The stuff I’m doing right now does not have to be perfect, and can always be changed at a later date, but I’d like to get it set-up in a way that makes sense, while maintaining performance and keeping it easy enough to alter/fix further down the road. Even if every like was stored within a single table, we’d likely have plenty of time to the accommodate growth. But if just a few million is enough to slow things down, then I need to look at preventative solutions before digging myself into a hole.
Thanks for making it this far!
Well, first of all, you’re making up fictional scenarios using hypothetical numbers that are wildly optimistic. User activity follows an exponential curve; the vast majority of your user activity will come from a relatively small group of core users. The rest of your users will contribute a sizable amount of traffic, but each individual contribution will be quite small. To put your hypothetical numbers in perspective, half of all registered users on Stack Overflow have a reputation of 1.
Second, you aren’t gonna need it. Getting your website to market is far more important than making sure it scales to the entire world. In the unlikely event that your web site reaches Facebook or Twitter standing, you’ll have the money you need to fix what will unquestionably be a good problem.
Third, you cannot predict your performance problems in advance. Software developers are notoriously bad at this kind of prediction. The only sane way to deal with performance issues is to use sensible software design from the start, and deal with performance issues as they occur, using tools that tell you exactly where the performance problem lies.
The design you’re contemplating using MySQL is exactly the kind of design you should be contemplating. It will handle 95% of all traffic scenarios, and if you ever get to the point where you need to build a 5% website to replace the old one, you’ll have the money to do it.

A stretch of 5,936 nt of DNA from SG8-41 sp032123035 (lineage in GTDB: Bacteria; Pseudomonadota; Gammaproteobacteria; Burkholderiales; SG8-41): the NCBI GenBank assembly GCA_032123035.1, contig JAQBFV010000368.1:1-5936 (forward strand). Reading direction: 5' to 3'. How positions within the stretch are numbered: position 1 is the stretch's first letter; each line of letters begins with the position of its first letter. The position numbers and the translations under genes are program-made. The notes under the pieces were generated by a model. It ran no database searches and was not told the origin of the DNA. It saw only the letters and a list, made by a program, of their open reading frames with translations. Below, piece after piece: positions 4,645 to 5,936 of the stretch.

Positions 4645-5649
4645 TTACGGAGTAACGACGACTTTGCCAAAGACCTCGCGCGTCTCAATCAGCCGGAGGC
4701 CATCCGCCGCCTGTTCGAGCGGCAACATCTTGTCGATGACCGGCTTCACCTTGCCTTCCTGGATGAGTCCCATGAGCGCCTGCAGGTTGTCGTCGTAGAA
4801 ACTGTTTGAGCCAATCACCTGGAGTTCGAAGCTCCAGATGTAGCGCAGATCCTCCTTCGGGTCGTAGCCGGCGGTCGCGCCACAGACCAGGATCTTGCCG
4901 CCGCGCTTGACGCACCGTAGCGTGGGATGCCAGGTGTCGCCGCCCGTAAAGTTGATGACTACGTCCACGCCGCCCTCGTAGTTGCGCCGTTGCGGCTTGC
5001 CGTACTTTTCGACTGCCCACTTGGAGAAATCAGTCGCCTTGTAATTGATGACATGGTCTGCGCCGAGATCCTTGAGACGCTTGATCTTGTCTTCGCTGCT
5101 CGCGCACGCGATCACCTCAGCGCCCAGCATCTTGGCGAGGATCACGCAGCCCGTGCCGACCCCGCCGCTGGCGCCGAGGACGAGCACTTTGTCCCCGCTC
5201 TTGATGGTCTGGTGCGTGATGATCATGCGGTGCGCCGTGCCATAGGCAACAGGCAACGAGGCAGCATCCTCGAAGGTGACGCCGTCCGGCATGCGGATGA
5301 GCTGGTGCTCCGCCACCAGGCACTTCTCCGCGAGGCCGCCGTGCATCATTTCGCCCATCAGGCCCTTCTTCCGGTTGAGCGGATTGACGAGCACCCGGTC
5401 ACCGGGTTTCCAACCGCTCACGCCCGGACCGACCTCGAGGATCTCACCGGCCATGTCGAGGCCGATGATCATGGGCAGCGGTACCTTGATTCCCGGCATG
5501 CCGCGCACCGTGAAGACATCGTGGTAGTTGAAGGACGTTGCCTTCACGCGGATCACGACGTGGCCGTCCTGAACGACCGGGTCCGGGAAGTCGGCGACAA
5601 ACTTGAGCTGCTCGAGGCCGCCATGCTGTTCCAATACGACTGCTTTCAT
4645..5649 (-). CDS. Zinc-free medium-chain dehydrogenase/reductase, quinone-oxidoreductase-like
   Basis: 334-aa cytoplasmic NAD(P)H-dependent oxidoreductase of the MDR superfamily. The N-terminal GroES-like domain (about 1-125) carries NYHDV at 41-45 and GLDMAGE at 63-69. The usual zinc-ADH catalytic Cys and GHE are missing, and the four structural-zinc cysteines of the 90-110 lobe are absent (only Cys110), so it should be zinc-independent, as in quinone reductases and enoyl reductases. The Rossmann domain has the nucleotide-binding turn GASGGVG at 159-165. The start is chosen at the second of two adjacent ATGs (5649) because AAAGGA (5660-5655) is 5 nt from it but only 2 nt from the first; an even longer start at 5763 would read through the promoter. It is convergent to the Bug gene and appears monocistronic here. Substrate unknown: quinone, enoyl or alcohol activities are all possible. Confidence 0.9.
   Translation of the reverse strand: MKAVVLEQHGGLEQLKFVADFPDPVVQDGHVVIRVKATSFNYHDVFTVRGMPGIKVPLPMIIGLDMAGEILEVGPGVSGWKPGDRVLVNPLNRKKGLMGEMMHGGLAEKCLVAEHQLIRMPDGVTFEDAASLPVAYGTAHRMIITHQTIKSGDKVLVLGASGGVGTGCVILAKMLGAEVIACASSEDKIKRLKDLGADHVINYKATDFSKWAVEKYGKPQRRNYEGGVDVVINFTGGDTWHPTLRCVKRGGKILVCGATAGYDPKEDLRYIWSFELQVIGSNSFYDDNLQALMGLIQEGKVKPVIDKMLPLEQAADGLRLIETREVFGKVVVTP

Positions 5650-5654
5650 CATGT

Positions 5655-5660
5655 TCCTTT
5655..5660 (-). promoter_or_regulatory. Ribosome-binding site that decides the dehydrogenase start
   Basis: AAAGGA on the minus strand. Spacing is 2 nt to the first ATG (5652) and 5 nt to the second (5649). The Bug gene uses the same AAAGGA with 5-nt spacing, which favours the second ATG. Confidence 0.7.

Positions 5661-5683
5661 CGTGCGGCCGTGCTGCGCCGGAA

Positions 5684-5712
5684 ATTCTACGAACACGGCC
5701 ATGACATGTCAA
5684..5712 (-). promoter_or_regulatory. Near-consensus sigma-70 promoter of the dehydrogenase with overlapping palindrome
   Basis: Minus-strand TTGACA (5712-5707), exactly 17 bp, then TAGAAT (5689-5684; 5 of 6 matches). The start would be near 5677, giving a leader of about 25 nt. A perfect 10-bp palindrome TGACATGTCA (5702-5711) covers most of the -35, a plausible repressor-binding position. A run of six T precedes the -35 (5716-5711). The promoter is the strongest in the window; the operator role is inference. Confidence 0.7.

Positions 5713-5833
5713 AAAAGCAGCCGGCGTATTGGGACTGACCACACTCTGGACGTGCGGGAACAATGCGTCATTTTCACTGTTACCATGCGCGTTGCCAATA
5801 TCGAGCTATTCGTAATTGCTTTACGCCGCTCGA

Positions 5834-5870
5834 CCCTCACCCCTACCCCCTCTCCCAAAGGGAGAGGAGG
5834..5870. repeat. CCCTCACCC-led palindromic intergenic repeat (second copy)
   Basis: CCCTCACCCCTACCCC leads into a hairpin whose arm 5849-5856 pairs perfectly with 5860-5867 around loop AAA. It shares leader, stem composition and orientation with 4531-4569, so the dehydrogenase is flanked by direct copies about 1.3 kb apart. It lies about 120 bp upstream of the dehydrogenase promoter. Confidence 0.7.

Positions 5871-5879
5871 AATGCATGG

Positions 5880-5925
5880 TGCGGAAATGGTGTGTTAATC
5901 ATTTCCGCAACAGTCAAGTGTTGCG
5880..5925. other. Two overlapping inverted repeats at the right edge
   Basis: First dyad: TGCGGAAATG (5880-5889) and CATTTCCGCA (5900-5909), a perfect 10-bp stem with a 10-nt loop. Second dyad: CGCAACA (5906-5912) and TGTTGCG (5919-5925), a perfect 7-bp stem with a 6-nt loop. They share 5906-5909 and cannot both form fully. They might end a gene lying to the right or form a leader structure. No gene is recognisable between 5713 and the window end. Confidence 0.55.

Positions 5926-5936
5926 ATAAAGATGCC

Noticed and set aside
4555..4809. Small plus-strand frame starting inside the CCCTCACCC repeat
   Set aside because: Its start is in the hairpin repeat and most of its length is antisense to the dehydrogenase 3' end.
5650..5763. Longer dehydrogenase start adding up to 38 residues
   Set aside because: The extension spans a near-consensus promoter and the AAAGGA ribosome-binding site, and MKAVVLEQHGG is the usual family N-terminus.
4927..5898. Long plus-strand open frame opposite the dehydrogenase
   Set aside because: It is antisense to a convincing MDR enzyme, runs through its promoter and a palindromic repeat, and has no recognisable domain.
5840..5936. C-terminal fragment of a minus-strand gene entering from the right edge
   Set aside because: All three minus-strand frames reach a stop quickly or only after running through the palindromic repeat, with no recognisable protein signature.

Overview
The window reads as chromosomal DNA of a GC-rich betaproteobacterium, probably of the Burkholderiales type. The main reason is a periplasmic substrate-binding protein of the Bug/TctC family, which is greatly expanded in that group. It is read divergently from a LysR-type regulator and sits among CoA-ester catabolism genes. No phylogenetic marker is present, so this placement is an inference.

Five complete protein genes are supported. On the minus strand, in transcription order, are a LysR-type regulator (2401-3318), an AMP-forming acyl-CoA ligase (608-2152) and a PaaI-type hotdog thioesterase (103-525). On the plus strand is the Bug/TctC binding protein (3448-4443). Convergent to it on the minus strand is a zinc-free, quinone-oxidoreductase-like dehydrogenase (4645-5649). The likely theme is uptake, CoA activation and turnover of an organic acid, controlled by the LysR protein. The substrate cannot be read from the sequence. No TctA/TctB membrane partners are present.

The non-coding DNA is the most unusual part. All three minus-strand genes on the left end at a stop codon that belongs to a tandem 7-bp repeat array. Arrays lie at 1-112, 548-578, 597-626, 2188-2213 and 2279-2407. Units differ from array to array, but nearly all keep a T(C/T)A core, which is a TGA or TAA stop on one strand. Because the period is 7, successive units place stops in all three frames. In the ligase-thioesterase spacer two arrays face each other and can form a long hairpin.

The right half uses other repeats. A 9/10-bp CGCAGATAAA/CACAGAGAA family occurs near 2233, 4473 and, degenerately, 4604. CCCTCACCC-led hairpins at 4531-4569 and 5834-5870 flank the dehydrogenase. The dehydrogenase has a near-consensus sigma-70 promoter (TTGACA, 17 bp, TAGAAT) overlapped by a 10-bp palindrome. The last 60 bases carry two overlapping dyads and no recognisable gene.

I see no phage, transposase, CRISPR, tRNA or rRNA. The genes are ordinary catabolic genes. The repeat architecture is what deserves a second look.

To the already excellent answer of Robert Harvey, I’d like to add a couple of remarks:
- It is a very bad database design to create a table for every post, or even a table for every user’s post ! In a relational database, the structure should in principle be as determined as possible, and not be content dependent.
- You should not worry about the size. DBMS are designed to cope with volume. They use special data structures and indexes for that. And they have optimizers to analyze the best way to execute a query based on the table structures and the exsiting indexes, and the relative size of the tables.
- For instance InnoDB use b+trees for indexes. These are similar to binary trees but designed taking into account a paged access in a database file. To find any record among 37,5 billion requires maximum 11 disk accesses (if there are 10 index entries per file page, 6 accesses if there are 100 entries per page).
- You need to look for an optimal structure and avoid redundant data. So it could makes sense to have a large table for the posts , and another for other events related to the posts (referring to the post’s id). To be analyzed, but you could further distinguish the comments, from the likes and the shares, as these all enrich the event data (user, time, related post) with different data (comment, degree of liking, etc.)
- a database is stored in several tablespaces, each of which is composed of one or several files. According to the documetnation that you’ve referenced, the size of a table is limited by the maximum filesize of the operating system (It’s smaler than the 64TB that you mention). If I understand correctly, the InnoDB has to be in a single tablespace, which puts an upper limit to all the tables in your scheme. Until you reach these limits, you’ll have some time to think about a partitionning scheme (to distribute data between two or more databases), and perhaps you can then afford more powerful RDBMS (some have the limits at 64K tablespaces x 128 TB per tablespace).